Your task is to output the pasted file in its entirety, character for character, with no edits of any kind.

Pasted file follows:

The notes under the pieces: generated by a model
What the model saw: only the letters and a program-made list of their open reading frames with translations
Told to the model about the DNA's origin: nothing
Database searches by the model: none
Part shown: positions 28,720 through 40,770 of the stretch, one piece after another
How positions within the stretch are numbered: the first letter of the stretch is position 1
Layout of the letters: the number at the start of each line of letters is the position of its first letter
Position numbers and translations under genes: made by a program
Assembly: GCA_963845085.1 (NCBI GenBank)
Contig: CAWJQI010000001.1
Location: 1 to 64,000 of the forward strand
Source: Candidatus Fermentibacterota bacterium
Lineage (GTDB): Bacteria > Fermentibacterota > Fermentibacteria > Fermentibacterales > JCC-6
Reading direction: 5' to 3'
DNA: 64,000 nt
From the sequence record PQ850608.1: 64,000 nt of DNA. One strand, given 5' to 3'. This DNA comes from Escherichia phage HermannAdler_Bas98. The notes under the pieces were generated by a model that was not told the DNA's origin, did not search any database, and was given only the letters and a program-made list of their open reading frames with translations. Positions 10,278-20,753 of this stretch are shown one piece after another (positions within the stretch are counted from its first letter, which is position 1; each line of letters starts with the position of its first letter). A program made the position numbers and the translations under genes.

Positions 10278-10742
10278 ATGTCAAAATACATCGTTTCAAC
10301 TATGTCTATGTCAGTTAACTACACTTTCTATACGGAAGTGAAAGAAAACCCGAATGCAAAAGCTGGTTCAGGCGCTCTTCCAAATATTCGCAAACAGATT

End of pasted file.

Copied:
The notes under the pieces: generated by a model
What the model saw: only the letters and a program-made list of their open reading frames with translations
Told to the model about the DNA's origin: nothing
Database searches by the model: none
Part shown: positions 28,720 through 40,770 of the stretch, one piece after another
How positions within the stretch are numbered: the first letter of the stretch is position 1
Layout of the letters: the number at the start of each line of letters is the position of its first letter
Position numbers and translations under genes: made by a program
Assembly: GCA_963845085.1 (NCBI GenBank)
Contig: CAWJQI010000001.1
Location: 1 to 64,000 of the forward strand
Source: Candidatus Fermentibacterota bacterium
Lineage (GTDB): Bacteria > Fermentibacterota > Fermentibacteria > Fermentibacterales > JCC-6
Reading direction: 5' to 3'
DNA: 64,000 nt
From the sequence record PQ850608.1: 64,000 nt of DNA. One strand, given 5' to 3'. This DNA comes from Escherichia phage HermannAdler_Bas98. The notes under the pieces were generated by a model that was not told the DNA's origin, did not search any database, and was given only the letters and a program-made list of their open reading frames with translations. Positions 10,278-20,753 of this stretch are shown one piece after another (positions within the stretch are counted from its first letter, which is position 1; each line of letters starts with the position of its first letter). A program made the position numbers and the translations under genes.

Positions 10278-10742
10278 ATGTCAAAATACATCGTTTCAAC
10301 TATGTCTATGTCAGTTAACTACACTTTCTATACGGAAGTGAAAGAAAACCCGAATGCAAAAGCTGGTTCAGGCGCTCTTCCAAATATTCGCAAACAGATT